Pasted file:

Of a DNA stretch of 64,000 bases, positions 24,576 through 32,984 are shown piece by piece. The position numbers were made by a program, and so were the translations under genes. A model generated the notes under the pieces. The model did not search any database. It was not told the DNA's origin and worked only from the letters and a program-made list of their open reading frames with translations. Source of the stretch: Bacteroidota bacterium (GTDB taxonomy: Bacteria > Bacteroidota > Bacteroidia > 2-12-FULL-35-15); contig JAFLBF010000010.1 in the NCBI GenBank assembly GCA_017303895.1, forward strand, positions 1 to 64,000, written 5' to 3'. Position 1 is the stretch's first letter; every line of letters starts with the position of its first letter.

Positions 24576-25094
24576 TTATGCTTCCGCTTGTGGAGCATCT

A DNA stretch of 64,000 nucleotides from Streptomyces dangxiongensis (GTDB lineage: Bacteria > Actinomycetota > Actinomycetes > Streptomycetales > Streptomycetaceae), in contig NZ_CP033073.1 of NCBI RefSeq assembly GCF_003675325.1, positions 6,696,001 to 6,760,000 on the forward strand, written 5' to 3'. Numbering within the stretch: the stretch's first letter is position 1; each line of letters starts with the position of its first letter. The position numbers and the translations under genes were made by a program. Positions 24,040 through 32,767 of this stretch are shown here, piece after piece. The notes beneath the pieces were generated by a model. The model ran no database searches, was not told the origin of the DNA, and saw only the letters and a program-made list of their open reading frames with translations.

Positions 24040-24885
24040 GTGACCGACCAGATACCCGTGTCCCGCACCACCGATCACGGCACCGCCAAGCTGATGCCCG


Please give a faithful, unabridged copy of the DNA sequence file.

Of a DNA stretch of 64,000 bases, positions 24,576 through 32,984 are shown piece by piece. The position numbers were made by a program, and so were the translations under genes. A model generated the notes under the pieces. The model did not search any database. It was not told the DNA's origin and worked only from the letters and a program-made list of their open reading frames with translations. Source of the stretch: Bacteroidota bacterium (GTDB taxonomy: Bacteria > Bacteroidota > Bacteroidia > 2-12-FULL-35-15); contig JAFLBF010000010.1 in the NCBI GenBank assembly GCA_017303895.1, forward strand, positions 1 to 64,000, written 5' to 3'. Position 1 is the stretch's first letter; every line of letters starts with the position of its first letter.

Positions 24576-25094
24576 TTATGCTTCCGCTTGTGGAGCATCT

A DNA stretch of 64,000 nucleotides from Streptomyces dangxiongensis (GTDB lineage: Bacteria > Actinomycetota > Actinomycetes > Streptomycetales > Streptomycetaceae), in contig NZ_CP033073.1 of NCBI RefSeq assembly GCF_003675325.1, positions 6,696,001 to 6,760,000 on the forward strand, written 5' to 3'. Numbering within the stretch: the stretch's first letter is position 1; each line of letters starts with the position of its first letter. The position numbers and the translations under genes were made by a program. Positions 24,040 through 32,767 of this stretch are shown here, piece after piece. The notes beneath the pieces were generated by a model. The model ran no database searches, was not told the origin of the DNA, and saw only the letters and a program-made list of their open reading frames with translations.

Positions 24040-24885
24040 GTGACCGACCAGATACCCGTGTCCCGCACCACCGATCACGGCACCGCCAAGCTGATGCCCG